Evonik proves ecological advantages of its feeding solutions for swine and poultry

AdobeStock 347601840Evonik has further demonstrated the ecological advantages of using its feed amino acids and feeding concepts compared with common animal nutrition practices

A global comparative life cycle assessment (LCA) by Evonik has analysed the environmental impact of feeding swine, broiler chickens, and laying hens. The study was audited and certified by TÜV Rheinland according to ISO 14040 and 14044 in second quarter 2021.

“Our system solution – based on a balanced amino acid profile, low crude protein content, and our amino acid products – can contribute significantly to reducing the environmental footprint of livestock farming, without compromising animal welfare,” said Dr Emmanuel Auer, head of Evonik’s Animal Nutrition business line. “And we need to use this scope to meet the animal protein needs of a growing world population without overstretching natural resources.”

The animal nutrition business line is part of Evonik’s life sciences division nutrition and care, which is all about developing sustainable solutions for a better life for people and animals. “It is impossible to meet the challenges of our times with single products. This is why we concentrate all our knowledge and experience on developing targeted system solutions,” Auer added.

In 2010, Evonik pioneered its first TÜV-certified comparative LCA for feed supplementation with the essential amino acids methionine, lysine, threonine, and tryptophan. In 2015, a second followed, which also included valine. Both times, feeds without amino acid supplementation served as a comparison.

“Today, amino acid supplementation is common practice in many parts of the world,” said Dr Jan-Olaf Barth, head of the Efficient Nutrition product line at Evonik. That was taken into account in the current study, as were regional differences in feed composition. “This enables us to provide our customers with even more targeted advice,” says Barth.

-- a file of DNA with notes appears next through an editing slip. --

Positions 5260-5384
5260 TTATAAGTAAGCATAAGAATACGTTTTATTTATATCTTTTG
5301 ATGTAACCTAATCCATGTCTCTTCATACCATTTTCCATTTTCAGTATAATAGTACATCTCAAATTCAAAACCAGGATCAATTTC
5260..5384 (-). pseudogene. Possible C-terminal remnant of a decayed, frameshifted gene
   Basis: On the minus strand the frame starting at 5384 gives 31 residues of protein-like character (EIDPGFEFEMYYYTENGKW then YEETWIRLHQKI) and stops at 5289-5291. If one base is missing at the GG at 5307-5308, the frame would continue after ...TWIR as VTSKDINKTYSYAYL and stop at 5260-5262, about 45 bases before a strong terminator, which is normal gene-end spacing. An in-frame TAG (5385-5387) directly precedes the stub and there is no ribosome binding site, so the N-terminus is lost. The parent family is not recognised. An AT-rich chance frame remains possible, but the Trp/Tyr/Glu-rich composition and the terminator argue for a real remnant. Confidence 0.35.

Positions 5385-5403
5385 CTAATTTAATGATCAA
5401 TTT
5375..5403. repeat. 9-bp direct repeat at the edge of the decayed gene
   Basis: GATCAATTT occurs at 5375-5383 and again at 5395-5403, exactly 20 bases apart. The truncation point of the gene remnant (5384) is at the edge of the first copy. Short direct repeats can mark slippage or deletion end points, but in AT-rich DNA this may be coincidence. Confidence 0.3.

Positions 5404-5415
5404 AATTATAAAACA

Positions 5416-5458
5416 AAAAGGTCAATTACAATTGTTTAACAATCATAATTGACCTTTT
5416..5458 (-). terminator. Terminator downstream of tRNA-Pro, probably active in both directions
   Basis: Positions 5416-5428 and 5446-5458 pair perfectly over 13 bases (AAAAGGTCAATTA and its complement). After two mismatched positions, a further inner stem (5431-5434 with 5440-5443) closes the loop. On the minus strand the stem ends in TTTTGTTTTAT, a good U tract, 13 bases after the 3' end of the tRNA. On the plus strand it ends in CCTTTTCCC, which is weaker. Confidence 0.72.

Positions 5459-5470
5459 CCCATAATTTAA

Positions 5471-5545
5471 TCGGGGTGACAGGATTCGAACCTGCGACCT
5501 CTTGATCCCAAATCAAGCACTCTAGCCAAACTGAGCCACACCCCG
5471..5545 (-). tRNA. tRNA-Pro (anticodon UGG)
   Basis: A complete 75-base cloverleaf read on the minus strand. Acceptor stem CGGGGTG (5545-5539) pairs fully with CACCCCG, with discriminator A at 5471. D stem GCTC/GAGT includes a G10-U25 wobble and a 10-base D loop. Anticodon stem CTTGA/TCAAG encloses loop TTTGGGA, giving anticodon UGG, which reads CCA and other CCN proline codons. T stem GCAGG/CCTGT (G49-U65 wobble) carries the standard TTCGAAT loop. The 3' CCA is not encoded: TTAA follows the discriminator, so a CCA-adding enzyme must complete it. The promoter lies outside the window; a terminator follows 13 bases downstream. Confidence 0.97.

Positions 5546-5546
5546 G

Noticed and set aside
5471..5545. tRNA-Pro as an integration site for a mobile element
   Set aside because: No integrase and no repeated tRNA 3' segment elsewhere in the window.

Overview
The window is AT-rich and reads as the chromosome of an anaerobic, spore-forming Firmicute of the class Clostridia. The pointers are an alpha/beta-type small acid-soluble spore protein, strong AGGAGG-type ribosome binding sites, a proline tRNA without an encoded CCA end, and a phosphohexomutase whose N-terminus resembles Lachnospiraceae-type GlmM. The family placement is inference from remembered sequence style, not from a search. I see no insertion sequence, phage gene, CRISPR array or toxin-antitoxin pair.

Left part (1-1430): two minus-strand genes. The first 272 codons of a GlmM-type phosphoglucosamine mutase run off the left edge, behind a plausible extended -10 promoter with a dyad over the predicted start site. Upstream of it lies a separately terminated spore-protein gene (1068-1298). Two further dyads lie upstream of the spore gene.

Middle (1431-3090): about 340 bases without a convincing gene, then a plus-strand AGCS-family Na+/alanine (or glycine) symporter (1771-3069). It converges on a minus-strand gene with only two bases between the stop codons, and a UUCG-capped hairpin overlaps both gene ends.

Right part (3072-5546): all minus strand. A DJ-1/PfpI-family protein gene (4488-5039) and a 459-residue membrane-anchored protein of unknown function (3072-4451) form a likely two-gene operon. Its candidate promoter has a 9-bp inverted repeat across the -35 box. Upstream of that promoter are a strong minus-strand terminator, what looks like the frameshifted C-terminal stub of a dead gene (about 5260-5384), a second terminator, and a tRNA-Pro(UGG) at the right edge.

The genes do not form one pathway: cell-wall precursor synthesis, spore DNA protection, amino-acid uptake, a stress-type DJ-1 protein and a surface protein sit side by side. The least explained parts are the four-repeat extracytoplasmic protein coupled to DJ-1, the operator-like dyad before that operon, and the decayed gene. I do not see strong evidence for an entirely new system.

In the new LCA, the environmental impact of species, and the developmentally appropriate feeding of swine, broiler chickens, and laying hens with balanced amino acid profiles and low crude protein content, was evaluated according to the following criteria: global warming, acidification and eutrophication potential; blue water consumption; land occupation; and respiratory inorganics.

The analysis included feed raw material production, animal husbandry, and manure treatment emissions.

“We have found that our feeding concepts and amino acids can have significant effects in reducing climate change and nitrogen-based emissions,” said Dr Michael Binder, responsible for Sustainability Development in the Animal Nutrition business line. “Their application can reduce acidification, eutrophication and the release of respiratory inorganic substances induced by ammonia.”

The study also demonstrates another advantage of low protein feeding regimes: the option to use regional raw materials with a lower environmental footprint.

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